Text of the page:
The "Be Kind" initiative is unique, and who knows how it will impact performance, but clearly the company is a stellar example of the trend towards ESG. I think that trend is in its early innings.
GLOB is also a good example of a growth company experiencing a slowdown in its rate of growth. I'm curious how the market will respond to that slowdown, and for now I expect to continue to hold shares as I believe the company is well positioned and delivering on many key metrics.
Conclusion: It's a different environment
Record amounts of debt, falling (now historically low) interest rates, and multiple expansion have been the driving forces of the stock market's extraordinary performance since bottoming in March 2009. Despite these wonderful tailwinds, annual GDP growth has hovered in the vicinity of 2% for years. I suppose there's something to be said for slower, consistent growth, but it's noteworthy that "this is the weakest expansion since World War II" (source: Joe Zidle, Chief Investment Strategist of Blackstone, "Looking Beyond the Volatility" March 2, 2020).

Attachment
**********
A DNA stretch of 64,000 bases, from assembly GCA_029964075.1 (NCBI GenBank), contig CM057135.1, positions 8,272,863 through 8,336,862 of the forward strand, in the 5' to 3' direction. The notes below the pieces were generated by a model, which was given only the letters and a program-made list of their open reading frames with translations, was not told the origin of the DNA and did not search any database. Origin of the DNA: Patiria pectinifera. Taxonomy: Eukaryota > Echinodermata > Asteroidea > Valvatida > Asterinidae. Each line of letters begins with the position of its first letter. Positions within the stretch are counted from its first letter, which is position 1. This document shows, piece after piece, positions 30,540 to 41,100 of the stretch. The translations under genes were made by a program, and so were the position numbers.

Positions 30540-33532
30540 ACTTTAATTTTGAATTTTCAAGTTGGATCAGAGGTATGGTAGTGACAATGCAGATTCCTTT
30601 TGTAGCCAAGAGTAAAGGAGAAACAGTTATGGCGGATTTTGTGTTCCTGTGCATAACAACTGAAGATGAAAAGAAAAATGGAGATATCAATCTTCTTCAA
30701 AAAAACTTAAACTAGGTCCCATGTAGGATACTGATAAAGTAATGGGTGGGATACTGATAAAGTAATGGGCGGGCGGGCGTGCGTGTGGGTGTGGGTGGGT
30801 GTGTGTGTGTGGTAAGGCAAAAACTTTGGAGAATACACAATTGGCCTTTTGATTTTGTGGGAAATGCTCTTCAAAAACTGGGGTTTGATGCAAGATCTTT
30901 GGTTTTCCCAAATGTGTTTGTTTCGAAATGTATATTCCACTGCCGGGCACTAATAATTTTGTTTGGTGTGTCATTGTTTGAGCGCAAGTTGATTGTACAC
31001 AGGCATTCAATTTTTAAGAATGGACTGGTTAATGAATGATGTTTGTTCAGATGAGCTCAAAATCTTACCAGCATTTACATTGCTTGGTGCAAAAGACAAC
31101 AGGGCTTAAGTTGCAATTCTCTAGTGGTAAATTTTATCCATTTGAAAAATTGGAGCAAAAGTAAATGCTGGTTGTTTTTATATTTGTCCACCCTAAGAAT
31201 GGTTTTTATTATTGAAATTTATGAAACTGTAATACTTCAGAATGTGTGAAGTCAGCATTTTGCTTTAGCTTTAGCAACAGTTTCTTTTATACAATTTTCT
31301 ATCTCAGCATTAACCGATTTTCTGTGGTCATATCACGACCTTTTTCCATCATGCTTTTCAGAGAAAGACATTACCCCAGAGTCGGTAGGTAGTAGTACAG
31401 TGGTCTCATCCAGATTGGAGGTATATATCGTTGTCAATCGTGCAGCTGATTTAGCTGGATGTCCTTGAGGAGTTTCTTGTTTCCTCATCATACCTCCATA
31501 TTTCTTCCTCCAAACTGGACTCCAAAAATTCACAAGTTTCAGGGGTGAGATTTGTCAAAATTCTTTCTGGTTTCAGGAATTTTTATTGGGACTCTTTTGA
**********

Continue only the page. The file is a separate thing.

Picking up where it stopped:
Today's forward earnings estimate is roughly 17x (source: WSJ March 6), and from these levels returns tend to be around 5% (source: Zidle). However in today's world the "e" part of the p/e ratio is more uncertain than ever.
It's also an election year, which tends to be flattish when an incumbent is running for re-election, at least until the latter part of the year when the outcome becomes more apparent.
I think the landscape is changing, and I maintain that good stock selection will be more important than ever going forward.
Thank you for being a part of Peattie Capital and feel free to contact me with any questions or comments.